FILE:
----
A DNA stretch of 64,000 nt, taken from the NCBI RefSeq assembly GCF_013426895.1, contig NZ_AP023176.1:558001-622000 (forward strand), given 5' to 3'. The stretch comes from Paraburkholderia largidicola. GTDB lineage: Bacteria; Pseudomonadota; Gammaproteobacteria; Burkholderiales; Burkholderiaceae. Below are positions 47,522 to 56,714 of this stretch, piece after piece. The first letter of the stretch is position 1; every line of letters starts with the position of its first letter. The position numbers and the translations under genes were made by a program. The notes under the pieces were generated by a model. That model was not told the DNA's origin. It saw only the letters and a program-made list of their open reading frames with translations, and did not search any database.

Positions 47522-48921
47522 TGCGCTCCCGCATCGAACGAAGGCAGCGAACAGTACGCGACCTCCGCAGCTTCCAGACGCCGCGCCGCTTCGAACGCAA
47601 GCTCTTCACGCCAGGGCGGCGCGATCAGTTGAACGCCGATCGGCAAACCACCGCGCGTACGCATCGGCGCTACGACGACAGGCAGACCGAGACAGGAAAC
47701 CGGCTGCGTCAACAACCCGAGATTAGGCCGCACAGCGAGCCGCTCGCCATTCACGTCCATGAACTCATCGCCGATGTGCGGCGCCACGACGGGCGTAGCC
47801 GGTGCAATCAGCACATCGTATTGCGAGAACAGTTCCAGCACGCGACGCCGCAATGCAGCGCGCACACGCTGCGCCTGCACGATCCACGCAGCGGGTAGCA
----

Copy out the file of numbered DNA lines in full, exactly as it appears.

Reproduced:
A DNA stretch of 64,000 nt, taken from the NCBI RefSeq assembly GCF_013426895.1, contig NZ_AP023176.1:558001-622000 (forward strand), given 5' to 3'. The stretch comes from Paraburkholderia largidicola. GTDB lineage: Bacteria; Pseudomonadota; Gammaproteobacteria; Burkholderiales; Burkholderiaceae. Below are positions 47,522 to 56,714 of this stretch, piece after piece. The first letter of the stretch is position 1; every line of letters starts with the position of its first letter. The position numbers and the translations under genes were made by a program. The notes under the pieces were generated by a model. That model was not told the DNA's origin. It saw only the letters and a program-made list of their open reading frames with translations, and did not search any database.

Positions 47522-48921
47522 TGCGCTCCCGCATCGAACGAAGGCAGCGAACAGTACGCGACCTCCGCAGCTTCCAGACGCCGCGCCGCTTCGAACGCAA
47601 GCTCTTCACGCCAGGGCGGCGCGATCAGTTGAACGCCGATCGGCAAACCACCGCGCGTACGCATCGGCGCTACGACGACAGGCAGACCGAGACAGGAAAC
47701 CGGCTGCGTCAACAACCCGAGATTAGGCCGCACAGCGAGCCGCTCGCCATTCACGTCCATGAACTCATCGCCGATGTGCGGCGCCACGACGGGCGTAGCC
47801 GGTGCAATCAGCACATCGTATTGCGAGAACAGTTCCAGCACGCGACGCCGCAATGCAGCGCGCACACGCTGCGCCTGCACGATCCACGCAGCGGGTAGCA